Frequent Flyer Programs are big revenue machines for airlines, and those 40% off promotions generally aren’t a good deal, but believe it or not, there are a few cases where it makes sense to buy miles. That said, I would offer that there are fairly limited times when you should and should not buy miles.
#1 Reason to buy miles
Here’s the situation: You’ve either applied to credit cards, flown, or otherwise accrued miles for that amazing trip, like Emirates First Class, but your short miles.
If this is the trip you’ve dreamed up, well, buying miles to top up your account is not a bad idea, especially because you already have a purpose, and hopefully, you’ve already identified the availability.
#2 Reason to buy miles
You have that twinkle in your eye of a trip you plan to make. You’ve started to look for award availability, and you see something that might work. You might have some of the miles, but not enough. Your trip is far enough out, that you have some flexibility, that is key. That’s when you start looking for opportunities to buy miles at a discount, since you already have a purpose.
Examples like Alaska Air’s fairly regular up to 40% bonus:
Also American Airlines has hopped on the bandwagon:
Note: this only makes sense when you have a trip in mind! Never buy miles speculatively!
#3 Reason to buy miles
Lets say you don’t fly often. Lets say you only fly internationally once or twice a year, and you don’t churn credit cards or manufacture spend. Maybe you’re a reseller leveraging cashback cards. So, how much would that cost? Well, if you buy AviancaTaca LifeMiles on a 1×2 promotion like this:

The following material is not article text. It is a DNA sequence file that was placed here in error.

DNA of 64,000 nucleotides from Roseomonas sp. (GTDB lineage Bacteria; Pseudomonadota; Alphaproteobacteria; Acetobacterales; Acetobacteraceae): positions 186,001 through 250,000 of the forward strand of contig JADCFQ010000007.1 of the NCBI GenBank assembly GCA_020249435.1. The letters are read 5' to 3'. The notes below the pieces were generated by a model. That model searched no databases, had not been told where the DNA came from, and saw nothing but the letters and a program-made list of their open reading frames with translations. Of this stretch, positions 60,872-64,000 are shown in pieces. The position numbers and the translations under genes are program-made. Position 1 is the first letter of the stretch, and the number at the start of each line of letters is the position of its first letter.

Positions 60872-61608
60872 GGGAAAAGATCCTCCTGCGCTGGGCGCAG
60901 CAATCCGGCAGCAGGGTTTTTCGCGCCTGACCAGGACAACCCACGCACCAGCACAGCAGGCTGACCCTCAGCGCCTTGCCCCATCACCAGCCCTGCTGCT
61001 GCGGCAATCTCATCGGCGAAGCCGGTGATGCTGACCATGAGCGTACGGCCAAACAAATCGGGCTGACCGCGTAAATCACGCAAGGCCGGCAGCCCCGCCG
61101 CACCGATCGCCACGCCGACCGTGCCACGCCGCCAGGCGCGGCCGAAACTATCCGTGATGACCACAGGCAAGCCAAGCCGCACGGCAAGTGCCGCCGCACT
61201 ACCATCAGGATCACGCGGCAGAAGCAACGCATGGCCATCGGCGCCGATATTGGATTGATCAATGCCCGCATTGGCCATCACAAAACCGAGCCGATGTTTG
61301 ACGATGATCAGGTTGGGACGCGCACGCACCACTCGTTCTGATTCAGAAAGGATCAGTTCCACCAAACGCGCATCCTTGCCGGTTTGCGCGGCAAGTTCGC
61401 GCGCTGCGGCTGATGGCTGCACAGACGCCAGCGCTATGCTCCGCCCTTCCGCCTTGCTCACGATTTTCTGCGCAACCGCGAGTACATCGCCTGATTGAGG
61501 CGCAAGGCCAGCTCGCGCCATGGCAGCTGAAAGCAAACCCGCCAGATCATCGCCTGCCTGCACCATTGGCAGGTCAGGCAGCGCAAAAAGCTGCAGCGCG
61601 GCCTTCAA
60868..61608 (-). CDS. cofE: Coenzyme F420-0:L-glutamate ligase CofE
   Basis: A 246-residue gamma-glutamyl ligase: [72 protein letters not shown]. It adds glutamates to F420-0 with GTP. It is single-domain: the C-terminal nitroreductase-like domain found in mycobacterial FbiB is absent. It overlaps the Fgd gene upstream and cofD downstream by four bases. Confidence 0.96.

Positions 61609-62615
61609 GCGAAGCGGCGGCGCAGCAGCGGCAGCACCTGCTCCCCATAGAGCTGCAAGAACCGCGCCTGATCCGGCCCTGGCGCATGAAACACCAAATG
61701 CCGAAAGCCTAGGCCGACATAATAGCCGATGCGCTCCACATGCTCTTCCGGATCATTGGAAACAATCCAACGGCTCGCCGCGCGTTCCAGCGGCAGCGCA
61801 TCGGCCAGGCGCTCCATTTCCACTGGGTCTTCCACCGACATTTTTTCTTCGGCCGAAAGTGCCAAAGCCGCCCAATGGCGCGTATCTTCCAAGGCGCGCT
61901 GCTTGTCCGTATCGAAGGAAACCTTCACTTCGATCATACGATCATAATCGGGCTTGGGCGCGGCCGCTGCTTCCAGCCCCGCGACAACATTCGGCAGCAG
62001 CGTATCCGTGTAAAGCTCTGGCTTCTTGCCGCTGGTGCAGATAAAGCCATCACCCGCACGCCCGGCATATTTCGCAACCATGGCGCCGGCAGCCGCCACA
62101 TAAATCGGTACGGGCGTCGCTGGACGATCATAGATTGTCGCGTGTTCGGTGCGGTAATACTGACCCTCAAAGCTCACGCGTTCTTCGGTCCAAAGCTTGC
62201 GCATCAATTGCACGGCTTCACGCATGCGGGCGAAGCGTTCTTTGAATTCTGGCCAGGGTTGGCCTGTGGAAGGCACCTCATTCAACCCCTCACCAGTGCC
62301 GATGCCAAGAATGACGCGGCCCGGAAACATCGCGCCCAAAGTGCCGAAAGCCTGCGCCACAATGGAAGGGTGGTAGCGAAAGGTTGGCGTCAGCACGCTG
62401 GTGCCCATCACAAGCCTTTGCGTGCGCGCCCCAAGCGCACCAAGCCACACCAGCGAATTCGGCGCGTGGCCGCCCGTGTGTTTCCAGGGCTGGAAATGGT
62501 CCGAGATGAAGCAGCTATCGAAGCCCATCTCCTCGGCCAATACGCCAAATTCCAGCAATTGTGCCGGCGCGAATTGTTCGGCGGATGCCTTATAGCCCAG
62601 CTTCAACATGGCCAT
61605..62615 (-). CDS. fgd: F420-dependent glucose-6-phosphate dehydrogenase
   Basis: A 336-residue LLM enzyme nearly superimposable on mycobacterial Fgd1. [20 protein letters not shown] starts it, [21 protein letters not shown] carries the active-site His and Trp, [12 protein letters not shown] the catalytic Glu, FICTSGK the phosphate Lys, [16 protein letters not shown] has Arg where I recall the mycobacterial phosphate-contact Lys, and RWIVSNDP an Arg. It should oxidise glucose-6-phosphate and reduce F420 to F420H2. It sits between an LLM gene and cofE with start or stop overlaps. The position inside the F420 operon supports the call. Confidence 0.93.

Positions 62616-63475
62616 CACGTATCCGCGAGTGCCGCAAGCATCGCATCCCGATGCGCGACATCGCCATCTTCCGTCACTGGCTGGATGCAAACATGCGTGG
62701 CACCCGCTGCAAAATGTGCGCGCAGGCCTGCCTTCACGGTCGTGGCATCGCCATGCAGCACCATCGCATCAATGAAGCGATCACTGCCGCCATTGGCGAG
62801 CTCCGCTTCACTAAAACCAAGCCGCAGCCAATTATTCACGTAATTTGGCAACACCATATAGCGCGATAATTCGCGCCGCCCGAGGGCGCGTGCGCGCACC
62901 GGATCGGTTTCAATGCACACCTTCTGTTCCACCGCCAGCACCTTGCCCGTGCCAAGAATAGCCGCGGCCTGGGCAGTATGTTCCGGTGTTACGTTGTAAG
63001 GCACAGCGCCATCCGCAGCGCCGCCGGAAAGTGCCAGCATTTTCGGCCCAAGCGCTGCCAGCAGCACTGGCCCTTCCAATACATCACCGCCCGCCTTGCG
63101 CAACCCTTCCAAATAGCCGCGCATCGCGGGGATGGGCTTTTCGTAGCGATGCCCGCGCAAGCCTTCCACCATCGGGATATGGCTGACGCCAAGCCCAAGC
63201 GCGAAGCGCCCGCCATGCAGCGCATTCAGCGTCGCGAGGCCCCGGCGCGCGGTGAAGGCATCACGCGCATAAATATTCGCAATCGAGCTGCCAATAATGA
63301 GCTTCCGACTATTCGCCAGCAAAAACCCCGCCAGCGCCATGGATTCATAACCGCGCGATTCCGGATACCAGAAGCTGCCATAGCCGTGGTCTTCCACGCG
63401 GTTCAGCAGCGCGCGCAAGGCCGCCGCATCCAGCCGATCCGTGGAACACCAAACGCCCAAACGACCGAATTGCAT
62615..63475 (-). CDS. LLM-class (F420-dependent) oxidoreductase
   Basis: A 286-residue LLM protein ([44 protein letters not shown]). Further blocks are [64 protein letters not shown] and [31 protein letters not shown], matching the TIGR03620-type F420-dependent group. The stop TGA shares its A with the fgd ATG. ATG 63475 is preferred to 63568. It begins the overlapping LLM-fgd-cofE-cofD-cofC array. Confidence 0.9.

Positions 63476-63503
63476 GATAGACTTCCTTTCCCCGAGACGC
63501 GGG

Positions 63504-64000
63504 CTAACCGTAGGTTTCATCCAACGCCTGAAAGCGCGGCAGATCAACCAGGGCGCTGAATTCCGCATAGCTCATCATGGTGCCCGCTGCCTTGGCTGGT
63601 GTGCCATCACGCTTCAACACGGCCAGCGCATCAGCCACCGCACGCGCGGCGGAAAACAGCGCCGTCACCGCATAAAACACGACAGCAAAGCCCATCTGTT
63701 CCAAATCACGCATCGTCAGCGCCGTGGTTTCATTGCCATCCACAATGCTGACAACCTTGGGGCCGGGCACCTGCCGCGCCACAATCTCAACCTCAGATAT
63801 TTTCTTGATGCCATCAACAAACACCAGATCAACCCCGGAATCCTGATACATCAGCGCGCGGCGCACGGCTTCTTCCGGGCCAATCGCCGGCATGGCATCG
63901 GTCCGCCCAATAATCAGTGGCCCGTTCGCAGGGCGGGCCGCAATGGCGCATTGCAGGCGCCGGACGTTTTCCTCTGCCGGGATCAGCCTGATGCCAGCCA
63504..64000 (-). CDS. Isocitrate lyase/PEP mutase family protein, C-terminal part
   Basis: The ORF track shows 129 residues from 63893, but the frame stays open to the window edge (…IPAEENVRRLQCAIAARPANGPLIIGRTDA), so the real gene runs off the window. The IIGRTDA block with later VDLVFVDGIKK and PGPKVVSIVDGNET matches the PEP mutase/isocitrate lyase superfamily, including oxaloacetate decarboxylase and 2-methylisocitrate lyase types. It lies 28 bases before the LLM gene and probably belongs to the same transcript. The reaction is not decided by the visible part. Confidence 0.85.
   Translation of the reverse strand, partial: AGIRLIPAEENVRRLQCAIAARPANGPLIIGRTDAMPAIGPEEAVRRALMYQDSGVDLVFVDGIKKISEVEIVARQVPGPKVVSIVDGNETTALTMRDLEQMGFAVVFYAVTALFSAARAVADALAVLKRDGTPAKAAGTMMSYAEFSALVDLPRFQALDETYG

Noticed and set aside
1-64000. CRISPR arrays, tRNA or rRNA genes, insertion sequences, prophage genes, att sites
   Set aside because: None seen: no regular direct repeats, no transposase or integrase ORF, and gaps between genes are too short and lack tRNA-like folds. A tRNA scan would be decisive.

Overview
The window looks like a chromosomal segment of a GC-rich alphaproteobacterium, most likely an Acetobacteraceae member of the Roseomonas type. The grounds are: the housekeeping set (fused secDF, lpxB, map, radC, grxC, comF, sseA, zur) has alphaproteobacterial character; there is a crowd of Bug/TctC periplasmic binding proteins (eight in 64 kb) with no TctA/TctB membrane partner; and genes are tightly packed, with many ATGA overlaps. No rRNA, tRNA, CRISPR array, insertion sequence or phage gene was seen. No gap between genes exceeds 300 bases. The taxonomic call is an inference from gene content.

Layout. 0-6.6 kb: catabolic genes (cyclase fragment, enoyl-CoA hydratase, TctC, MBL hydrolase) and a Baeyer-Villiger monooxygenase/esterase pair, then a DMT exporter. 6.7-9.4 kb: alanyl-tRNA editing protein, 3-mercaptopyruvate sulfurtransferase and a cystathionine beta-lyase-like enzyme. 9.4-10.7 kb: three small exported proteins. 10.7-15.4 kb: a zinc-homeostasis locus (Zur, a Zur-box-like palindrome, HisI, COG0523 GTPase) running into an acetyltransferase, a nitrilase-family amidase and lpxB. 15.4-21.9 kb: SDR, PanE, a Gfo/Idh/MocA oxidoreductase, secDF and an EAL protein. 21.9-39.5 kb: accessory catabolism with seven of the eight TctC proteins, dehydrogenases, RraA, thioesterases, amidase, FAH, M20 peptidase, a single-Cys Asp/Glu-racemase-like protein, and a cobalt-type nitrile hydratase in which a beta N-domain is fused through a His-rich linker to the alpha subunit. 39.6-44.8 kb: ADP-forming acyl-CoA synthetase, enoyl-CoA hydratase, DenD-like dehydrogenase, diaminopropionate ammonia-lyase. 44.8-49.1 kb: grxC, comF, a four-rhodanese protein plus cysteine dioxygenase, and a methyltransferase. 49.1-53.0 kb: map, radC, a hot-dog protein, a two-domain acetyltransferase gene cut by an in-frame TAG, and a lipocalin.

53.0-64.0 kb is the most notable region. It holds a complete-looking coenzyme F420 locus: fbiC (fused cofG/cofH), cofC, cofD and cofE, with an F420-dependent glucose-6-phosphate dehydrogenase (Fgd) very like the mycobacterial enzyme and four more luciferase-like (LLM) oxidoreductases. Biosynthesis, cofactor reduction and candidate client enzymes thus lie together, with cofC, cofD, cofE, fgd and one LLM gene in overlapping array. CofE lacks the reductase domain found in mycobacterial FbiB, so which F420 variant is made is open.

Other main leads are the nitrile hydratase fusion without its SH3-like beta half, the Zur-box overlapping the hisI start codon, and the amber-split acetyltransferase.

Lets say you do this, and effectively buy miles at a 125% bonus, you’d be paying ~1.47 cents per miles (based on One Mile at a Time’s calculations).
When we take into account the Life Miles Star Alliance Award Chart, we can start putting some cost to the fare:
For example, if you consider a trip to North Asia from North America, at 75,000 each way in business class, your cost is: ~$2,205 plus an booking fees.
While you might say – Wow! That’s expensive! consider for a moment, the occasional flyer that may have the funds for a big annual trip, but doesn’t want to pay the alternative, lets say, what Cathay Pacific (a different alliance than Life Miles) of:
To further press home the point, here is a collection of business class fares from Washington, DC to Hong Kong:
My point here is that you can effectively buy miles and thus get business class travel–assuming award space–for just over half the price of booking an actual ticket.
You could do it for even less from the US to Japan by purchasing Virgin Atlantic miles, if you have ~10-20k miles already; you could purchase 100,000 Virgin Atlantic miles for only 1,515 GBP or ~$1966 at current rates.
There are considerations though – for example, you won’t earn miles, and you may have award booking fees. If you need to change your trip, there are likely fees as well–but most revenue fares also have fees.
Often times I would not recommend folks buying miles, but there are at least 3 situations when that makes sense. For infrequent international travelers, I think the value proposition is a much bigger difference. When you consider the kind’ve experience that you’ll enjoy in a layflat seat vs. an economy seat, its a big difference! Of course I’m much more focused on the journey than the destination, but when you can arrive rested and refreshed to the destination, then I’d imagine it helps you more fully enjoy your entire trip.
Have you bought miles to facilitate a trip?
2 thoughts on “3 times when it makes sense to buy miles”
That’s a picture of a lie flat seat-not a lay flat.
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